But the driving force should always be; is it easy and intuitive to use? If not, then try again.

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Nikki Baird, Managing Partner, RSR Research

Three-dimensionality will be a cornerstone of future media.

We are very visual creatures, and as 3-D continues to make inroads in everything from entertainment to desktop printing, there's no logical reason to believe that people won't accept these kinds of technologies.

Most people aren't very good at visualization which, I suspect, leads to a great deal of disappointment in the DIY industry. The Holoroom is clearly a step forward.

And, it isn't particularly new. Procter & Gamble, for example, has been using a similar technology for years to help retailers "visualize" the impact of things like changes in category management strategies.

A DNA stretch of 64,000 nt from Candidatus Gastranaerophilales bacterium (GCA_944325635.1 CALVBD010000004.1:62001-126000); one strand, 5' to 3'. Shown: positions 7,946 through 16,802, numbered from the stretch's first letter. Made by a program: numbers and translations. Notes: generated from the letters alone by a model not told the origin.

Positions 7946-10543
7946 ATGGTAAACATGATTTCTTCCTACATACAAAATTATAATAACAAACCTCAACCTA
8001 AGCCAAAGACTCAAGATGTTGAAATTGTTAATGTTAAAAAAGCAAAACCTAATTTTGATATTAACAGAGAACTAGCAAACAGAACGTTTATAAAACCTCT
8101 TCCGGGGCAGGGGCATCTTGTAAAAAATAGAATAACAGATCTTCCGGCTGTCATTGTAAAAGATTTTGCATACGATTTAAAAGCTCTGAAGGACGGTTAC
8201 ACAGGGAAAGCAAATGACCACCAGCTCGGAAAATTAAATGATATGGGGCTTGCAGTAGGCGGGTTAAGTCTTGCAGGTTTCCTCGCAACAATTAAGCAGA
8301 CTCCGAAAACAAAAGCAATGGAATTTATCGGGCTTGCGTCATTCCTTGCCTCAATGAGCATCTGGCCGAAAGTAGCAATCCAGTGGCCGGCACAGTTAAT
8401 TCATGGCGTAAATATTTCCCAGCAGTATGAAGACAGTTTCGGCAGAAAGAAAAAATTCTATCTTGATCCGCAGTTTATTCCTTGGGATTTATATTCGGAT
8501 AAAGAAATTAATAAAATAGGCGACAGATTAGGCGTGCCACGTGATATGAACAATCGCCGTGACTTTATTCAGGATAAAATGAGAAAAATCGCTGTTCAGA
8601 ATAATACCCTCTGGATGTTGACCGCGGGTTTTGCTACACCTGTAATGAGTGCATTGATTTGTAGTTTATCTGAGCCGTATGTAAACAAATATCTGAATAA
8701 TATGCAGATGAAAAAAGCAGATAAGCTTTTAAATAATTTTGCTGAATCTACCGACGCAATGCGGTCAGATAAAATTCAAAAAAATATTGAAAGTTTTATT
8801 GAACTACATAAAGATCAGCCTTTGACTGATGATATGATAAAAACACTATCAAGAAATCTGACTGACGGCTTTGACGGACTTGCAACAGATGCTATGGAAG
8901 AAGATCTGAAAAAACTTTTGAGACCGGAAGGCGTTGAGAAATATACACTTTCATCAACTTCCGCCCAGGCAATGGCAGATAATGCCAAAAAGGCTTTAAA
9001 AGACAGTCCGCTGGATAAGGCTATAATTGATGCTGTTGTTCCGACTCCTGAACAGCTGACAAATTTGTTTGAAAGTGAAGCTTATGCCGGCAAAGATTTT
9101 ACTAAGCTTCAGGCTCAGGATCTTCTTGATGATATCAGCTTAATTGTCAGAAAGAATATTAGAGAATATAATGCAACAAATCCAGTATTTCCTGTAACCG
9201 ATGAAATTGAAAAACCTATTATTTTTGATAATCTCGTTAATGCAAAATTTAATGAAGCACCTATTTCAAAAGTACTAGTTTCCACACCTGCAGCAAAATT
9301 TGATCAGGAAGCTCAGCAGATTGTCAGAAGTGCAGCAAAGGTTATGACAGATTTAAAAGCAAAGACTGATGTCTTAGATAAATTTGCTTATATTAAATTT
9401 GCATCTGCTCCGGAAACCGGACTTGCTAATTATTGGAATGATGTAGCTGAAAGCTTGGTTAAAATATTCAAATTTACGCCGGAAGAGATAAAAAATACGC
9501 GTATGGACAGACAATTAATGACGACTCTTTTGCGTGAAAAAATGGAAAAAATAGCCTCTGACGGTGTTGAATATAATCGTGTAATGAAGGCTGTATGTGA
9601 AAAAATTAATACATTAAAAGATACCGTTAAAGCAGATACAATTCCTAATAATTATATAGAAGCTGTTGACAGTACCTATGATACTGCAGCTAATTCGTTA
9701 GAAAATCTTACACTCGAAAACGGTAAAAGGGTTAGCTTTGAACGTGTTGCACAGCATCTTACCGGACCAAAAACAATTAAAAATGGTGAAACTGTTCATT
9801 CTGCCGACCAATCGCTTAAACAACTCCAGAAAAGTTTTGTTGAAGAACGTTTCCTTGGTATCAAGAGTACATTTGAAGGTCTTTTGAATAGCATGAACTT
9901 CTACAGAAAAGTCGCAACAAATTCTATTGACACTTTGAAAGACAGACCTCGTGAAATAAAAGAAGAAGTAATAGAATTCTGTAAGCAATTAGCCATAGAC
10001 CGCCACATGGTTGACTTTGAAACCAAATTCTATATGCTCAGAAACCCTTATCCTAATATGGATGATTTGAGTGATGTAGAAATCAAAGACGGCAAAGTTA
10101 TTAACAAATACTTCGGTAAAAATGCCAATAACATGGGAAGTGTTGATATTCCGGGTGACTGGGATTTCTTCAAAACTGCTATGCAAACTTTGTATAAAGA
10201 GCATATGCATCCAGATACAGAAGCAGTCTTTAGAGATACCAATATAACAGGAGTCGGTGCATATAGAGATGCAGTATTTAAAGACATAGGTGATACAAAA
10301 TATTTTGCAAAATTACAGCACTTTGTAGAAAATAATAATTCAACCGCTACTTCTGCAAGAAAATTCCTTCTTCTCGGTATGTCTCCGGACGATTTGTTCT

For food retailers, a modified version of this technology could yield feedback on proposed in-store design changes. For other retailers, as in the Lowe's example, the applications may have a more direct consumer benefit.

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Ryan Mathews, Founder, ceo, Black Monk Consulting

First, I'm always against technology for technology's sake. That said, this is an example of where many retailers need to put serious thought and energy. End cap displays, coordinated fixtures, and the like are nice, but they don't bring any engagement and excitement to retail. Sure, we always say that the people on the floor make a difference and that well-trained staff is golden, but since that doesn't happen much, retailers need to seriously consider how focused investments in engaging technologies can help them.

The Holoroom is nice, but I see some weaknesses in the specific approach Lowe's has chosen from a user experience and technology perspective, as well as some "yet another AR room system" weaknesses that I would stay away from, but at least they are giving it a go.

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Ken Lonyai, Digital Innovation Strategist, co-founder, ScreenPlay InterActive